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Shetland and the Greenland Whaling


by Adrian Duncan

For almost 150 years, from the mid-18th century, the annual “Greenland time” was a major event in Shetland. This was when the whale ships arrived to recruit their crews in Lerwick and Baltasound and old hands and “green” young hopefuls signed up for arduous voyages into Arctic waters after the elusive “right” whale. Some seasons saw good returns for whale ship owners and crews. Others were disastrous with loss of earnings, ships and lives. Whales, ice and disease all took their toll, as did the notorious navy press gangs. Lairds and local merchants also had a hand in an economic system seemingly designed to ensure that poverty was never far away, and which crushed lives as surely as the Arctic ice crushed whale ship hulls. For the first time, the full story of Shetland’s vital contribution to the Greenland – Spitsbergen and Davis Strait – “fishery” is told. The author discusses, in detail, the economic and social implications of the bloody trade in their local, nation and international contexts. A well-researched account that will appeal to anything with a local interest in Shetland and its maritime history.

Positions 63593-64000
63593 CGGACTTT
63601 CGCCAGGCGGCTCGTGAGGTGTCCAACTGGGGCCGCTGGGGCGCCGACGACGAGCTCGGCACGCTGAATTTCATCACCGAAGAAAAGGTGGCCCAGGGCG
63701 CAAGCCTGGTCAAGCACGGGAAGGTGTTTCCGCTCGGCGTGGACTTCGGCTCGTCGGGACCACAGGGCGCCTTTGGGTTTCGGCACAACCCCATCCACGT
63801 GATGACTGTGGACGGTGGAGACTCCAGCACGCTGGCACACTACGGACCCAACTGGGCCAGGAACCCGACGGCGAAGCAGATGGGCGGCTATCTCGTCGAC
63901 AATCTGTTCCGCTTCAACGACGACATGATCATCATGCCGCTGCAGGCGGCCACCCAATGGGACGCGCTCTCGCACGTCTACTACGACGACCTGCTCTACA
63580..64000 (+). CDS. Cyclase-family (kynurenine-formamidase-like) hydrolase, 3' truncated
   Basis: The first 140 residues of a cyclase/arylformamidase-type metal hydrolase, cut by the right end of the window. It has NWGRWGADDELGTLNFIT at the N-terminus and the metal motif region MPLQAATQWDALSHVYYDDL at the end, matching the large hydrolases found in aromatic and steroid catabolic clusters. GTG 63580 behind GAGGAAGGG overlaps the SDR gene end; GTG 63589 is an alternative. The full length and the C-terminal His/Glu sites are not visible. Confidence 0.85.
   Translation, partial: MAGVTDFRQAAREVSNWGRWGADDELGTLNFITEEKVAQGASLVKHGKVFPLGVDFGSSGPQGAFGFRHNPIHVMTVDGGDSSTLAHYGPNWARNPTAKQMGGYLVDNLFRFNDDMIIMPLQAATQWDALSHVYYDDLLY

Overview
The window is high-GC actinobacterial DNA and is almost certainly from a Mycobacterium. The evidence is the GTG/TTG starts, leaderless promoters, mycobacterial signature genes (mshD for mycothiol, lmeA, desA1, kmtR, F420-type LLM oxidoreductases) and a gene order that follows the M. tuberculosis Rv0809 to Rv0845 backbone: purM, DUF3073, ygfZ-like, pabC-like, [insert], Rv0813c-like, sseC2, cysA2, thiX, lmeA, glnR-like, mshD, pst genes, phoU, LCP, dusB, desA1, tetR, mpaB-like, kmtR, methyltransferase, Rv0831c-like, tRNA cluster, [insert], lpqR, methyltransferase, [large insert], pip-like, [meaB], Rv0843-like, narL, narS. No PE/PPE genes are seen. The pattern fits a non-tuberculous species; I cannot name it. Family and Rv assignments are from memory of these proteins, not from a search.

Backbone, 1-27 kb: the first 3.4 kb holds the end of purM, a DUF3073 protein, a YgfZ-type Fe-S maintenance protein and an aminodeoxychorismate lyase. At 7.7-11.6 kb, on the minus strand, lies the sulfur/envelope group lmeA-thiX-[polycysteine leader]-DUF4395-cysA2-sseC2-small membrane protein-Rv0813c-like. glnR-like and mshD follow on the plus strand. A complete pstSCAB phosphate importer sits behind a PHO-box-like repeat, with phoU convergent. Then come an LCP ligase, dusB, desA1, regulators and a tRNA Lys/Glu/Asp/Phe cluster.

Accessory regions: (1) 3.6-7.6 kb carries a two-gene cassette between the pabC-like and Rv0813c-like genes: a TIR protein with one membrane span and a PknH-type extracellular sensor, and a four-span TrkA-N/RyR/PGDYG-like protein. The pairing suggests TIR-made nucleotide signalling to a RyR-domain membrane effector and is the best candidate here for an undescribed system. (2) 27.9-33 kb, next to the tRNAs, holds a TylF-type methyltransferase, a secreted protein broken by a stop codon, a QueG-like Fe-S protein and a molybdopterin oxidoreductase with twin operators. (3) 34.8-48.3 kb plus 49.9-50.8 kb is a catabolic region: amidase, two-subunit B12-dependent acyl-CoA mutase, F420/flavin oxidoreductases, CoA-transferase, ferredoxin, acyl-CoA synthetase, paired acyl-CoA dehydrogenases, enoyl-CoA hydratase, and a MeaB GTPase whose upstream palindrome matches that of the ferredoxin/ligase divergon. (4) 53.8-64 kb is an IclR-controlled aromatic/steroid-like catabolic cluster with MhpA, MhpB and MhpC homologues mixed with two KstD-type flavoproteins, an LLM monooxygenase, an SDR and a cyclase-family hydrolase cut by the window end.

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Adrian Duncan


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